- Associated Press - Sunday, January 9, 2011

ANKARA, Turkey | As a child, Emrah Kilic couldn’t understand a word his grandmother was saying. That’s because she was speaking Kurdish, the family’s ancestral language, whose public use was harshly suppressed in the name of forging a unified Turkish nation.

Raised by parents who shed their ethnic roots to blend in with the Turkish mainstream, he now finds himself in a quandary. “I am confused about whether I should pursue the roots,” he says. “But I am scared that it will change things, open a Pandora’s box.”

The 28-year-old’s dilemma is understandable. As Turkey’s Kurds struggle for recognition of their ethnicity, their embattled Kurdish language is making a comeback that is testing Turkish society’s tolerance of diversity.

The current government, more accepting of minority aspirations, has loosened the language curbs, but this is provoking a backlash from nationalists who fear the country’s identity is under threat.

Turkey’s 20 percent Kurdish minority has been a traditional target of state discrimination and the more militant among them have waged a 26-year insurgency that killed tens of thousands.

The violence has ebbed for now, but ahead of parliamentary elections in June, the nationalists worry that the escalating push for language rights masks a more ambitious goal — autonomy.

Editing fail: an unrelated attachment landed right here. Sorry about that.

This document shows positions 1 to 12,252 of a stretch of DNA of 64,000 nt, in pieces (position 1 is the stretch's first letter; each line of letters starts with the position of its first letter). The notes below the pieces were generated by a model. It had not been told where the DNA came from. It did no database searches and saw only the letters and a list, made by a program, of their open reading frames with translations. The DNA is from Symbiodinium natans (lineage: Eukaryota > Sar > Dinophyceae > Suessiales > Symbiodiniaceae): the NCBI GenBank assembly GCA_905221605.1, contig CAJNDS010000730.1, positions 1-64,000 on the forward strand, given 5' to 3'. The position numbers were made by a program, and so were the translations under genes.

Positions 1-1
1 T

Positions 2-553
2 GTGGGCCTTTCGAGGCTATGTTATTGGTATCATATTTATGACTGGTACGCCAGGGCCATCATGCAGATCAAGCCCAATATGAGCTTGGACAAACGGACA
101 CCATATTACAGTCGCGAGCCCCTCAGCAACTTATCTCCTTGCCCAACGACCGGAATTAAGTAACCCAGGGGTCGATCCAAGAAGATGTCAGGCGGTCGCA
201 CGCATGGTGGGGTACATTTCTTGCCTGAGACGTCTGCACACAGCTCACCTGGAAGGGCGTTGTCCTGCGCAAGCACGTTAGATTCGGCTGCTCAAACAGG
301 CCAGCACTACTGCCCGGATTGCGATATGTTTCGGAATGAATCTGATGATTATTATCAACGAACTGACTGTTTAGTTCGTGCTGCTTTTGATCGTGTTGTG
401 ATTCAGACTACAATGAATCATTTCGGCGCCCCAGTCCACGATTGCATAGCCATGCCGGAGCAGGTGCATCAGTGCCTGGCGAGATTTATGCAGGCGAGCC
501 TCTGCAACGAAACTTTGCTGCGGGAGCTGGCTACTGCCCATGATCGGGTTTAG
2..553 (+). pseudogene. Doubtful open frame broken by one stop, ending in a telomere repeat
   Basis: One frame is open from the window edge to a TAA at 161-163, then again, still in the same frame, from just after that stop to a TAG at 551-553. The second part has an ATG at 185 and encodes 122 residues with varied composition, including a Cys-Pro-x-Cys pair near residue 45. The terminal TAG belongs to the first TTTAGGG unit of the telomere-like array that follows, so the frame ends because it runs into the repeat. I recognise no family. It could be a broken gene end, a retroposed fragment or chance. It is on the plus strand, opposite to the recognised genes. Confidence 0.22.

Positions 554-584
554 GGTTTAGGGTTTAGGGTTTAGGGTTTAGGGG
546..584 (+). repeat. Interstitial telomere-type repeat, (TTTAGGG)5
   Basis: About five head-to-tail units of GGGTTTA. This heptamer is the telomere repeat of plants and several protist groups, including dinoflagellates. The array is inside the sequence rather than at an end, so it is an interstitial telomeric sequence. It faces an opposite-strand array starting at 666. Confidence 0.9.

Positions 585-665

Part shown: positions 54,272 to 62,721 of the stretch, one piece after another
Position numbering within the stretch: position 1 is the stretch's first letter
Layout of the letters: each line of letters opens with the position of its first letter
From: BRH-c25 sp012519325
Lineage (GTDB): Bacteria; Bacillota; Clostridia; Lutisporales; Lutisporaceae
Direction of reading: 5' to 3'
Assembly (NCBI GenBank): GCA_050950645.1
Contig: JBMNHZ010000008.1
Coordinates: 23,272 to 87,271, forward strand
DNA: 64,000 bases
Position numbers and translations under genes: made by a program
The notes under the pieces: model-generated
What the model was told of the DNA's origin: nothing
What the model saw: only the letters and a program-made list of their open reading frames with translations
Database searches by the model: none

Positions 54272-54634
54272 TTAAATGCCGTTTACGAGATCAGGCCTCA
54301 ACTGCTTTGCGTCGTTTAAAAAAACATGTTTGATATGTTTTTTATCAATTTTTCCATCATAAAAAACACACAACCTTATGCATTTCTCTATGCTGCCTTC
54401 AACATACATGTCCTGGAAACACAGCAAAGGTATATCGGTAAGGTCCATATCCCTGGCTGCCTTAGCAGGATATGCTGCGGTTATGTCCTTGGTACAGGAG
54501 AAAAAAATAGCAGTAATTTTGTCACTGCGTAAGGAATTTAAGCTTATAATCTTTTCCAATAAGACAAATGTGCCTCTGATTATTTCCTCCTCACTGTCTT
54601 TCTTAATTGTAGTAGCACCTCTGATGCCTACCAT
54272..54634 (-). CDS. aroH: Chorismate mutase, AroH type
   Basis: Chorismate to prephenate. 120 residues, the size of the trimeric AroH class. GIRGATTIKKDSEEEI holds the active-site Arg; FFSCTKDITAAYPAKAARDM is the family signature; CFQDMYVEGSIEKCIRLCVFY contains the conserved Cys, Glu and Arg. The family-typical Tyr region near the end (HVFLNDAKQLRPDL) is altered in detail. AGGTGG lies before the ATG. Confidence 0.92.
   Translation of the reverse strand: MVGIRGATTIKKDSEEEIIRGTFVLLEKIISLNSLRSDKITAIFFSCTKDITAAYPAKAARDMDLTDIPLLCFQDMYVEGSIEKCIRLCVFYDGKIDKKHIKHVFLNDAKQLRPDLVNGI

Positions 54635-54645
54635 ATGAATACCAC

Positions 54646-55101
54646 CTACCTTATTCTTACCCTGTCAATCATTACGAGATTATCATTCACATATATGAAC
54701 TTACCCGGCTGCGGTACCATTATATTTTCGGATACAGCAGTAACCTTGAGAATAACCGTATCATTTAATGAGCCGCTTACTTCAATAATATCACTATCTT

“When you go to the weekly bazaar, you hear nothing but Kurdish,” grumbles Ikbal Erdogan, 36, a dentist in Adana, a city with a large Kurdish population. “I do not shop from those who try to make it clear that they are Kurdish. I think we should protest those who try to break our unity under our noses.”

For Turkey, a NATO partner and growing economic and diplomatic power, the Kurdish issue is a drag on its aspirations to be recognized as a model for democracy in an overwhelmingly Muslim country. It wants to join the European Union, but that quest is hindered by accusations of neglecting the rights of Kurds.

Most of Turkey’s Kurds live in the southeast, though in past decades large numbers headed to Istanbul and other western cities to escape war and poverty. Many blended successfully into mainstream society.

The worst era of discrimination has ended, and the Islamic-leaning government that took office after decades of doctrinaire secularism has sought to turn a page with its restive minority.

But the pro-Kurdish Peace and Democracy Party is leading a charge for more rights that government officials fear will undo the good will.

“At a time when we started to see our differences as richness rather than something to be feared, as in the past, a more responsible and careful conduct on everyone’s part would further open our way,” warns President Abdullah Gul.

The language demands may seem harmless to outsiders — dual-language welcome signs when Mr. Gul recently visited the southeast last month, or a campaign for bilingual shop signs. The bilingual sign on the municipal office in the eastern town of Erentepe reads “Belediye Baskani” in Turkish and “Seroke Saredariye” in Kurdish. Both mean “mayor.”